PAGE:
• Transfer- in relation to any security includes transfer by way of loan or security. 

Officers of Enforcement

The officers of Enforcement take different roles in foreign exchange enforcement. They are as follows
  • Director of Enforcement 
  • Additional Director of Enforcement 
  • Deputy Director of Enforcement 
  • Assistant Director of Enforcement 
  • Officers of Enforcement can be appointed for the purposes of this Act. 
The appointment of enforcement officer and their powers are appointed by central government. The Central Government may appoint persons such as it thinks fit to be officers of Enforcement. Subject to conditions and limitations as the Central Government may impose an officer of Enforcement may exercise powers and discharge the duties conferred on him under this Act.

Features of FERA

FERA applied to all citizens of India. The idea was to regulate the foreign payments that deal the Foreign Exchange & securities and conservation of Foreign exchange for the nation. RBI can authorize a person / company to deal in foreign exchange and also can authorize the dealers to do transact the Foreign Currencies subject to review. RBI was given power to revoke the authorization in case of non-compliancy. RBI authorizes Money Changers who will convert the currency of one nation to currency of other nation at rates determined by RBI. For whatever purpose Foreign exchange is required it has to be used only for that purpose. If he feels that he cannot use the currency for that particular purpose he would sell it to an authorized dealer within 30 days. Some of the rules and restrictions that are followed by RBI are as follows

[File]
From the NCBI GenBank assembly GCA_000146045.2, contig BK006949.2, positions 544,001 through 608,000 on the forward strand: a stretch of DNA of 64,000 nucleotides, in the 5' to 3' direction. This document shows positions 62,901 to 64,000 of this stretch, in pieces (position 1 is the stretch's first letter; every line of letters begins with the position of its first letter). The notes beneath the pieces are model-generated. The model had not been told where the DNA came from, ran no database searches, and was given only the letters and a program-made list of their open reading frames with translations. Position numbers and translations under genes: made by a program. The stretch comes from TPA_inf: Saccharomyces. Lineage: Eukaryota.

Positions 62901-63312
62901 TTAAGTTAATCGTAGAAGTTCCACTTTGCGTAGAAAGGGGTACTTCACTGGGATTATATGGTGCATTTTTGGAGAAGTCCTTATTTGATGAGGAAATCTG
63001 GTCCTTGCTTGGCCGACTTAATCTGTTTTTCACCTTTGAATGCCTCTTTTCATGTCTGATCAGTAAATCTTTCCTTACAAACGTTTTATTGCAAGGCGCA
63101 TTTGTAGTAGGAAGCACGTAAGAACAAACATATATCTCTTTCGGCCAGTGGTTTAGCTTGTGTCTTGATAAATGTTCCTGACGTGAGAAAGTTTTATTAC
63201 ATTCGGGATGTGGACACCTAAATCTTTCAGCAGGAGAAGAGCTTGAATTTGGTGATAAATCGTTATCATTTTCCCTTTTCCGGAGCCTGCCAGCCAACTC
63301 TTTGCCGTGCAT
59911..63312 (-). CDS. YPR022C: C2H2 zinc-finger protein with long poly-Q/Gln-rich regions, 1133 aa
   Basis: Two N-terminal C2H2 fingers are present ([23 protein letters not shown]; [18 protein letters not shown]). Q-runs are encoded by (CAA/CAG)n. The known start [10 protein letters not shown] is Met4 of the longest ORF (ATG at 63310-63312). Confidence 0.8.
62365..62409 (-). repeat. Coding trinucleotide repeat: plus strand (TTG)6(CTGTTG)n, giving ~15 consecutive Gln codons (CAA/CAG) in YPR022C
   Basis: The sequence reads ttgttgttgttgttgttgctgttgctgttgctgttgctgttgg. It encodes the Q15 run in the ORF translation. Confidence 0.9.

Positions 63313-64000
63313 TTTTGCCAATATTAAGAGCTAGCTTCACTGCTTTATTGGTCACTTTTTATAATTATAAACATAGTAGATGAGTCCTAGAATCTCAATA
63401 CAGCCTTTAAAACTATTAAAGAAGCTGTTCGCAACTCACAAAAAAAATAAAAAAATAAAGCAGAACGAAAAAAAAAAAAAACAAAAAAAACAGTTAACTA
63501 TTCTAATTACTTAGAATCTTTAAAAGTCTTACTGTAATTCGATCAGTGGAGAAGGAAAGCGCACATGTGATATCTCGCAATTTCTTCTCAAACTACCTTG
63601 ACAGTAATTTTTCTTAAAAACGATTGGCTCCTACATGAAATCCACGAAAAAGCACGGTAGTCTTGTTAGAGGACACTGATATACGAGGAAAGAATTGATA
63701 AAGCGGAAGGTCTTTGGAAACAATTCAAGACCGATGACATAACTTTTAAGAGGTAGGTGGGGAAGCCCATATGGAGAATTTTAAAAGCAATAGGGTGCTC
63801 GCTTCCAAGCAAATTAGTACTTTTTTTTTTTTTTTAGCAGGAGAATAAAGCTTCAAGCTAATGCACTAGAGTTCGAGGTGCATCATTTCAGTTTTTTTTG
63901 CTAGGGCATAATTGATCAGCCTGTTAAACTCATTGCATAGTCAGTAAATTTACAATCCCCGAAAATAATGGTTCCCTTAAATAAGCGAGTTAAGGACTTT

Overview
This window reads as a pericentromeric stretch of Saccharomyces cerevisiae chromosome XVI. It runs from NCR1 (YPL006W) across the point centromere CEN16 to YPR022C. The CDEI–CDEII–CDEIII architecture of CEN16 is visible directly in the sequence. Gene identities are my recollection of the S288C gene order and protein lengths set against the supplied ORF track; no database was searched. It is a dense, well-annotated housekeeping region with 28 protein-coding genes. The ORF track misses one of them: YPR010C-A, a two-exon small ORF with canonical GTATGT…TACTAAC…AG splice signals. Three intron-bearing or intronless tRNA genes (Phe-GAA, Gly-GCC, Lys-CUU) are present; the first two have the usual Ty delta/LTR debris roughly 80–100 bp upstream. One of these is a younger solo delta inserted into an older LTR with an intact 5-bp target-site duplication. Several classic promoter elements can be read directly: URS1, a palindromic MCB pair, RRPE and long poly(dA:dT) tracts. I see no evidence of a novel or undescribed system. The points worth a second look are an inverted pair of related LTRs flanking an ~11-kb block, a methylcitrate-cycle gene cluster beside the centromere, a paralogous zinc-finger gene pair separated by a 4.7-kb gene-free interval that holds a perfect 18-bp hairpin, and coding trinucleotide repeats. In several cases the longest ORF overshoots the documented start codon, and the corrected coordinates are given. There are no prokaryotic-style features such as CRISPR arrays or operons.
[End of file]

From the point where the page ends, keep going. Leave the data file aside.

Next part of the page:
• Restrictions on import and export of certain currency 
  • Restrictions on payments that is illegal 
  • Restrictions on dealing in foreign exchange 
  • Payment for exported goods are done according to RBI 
  • Restrictions on issue of bearer securities 
  • Restriction on settlement in other country 
  • Restriction on holding of immovable property outside India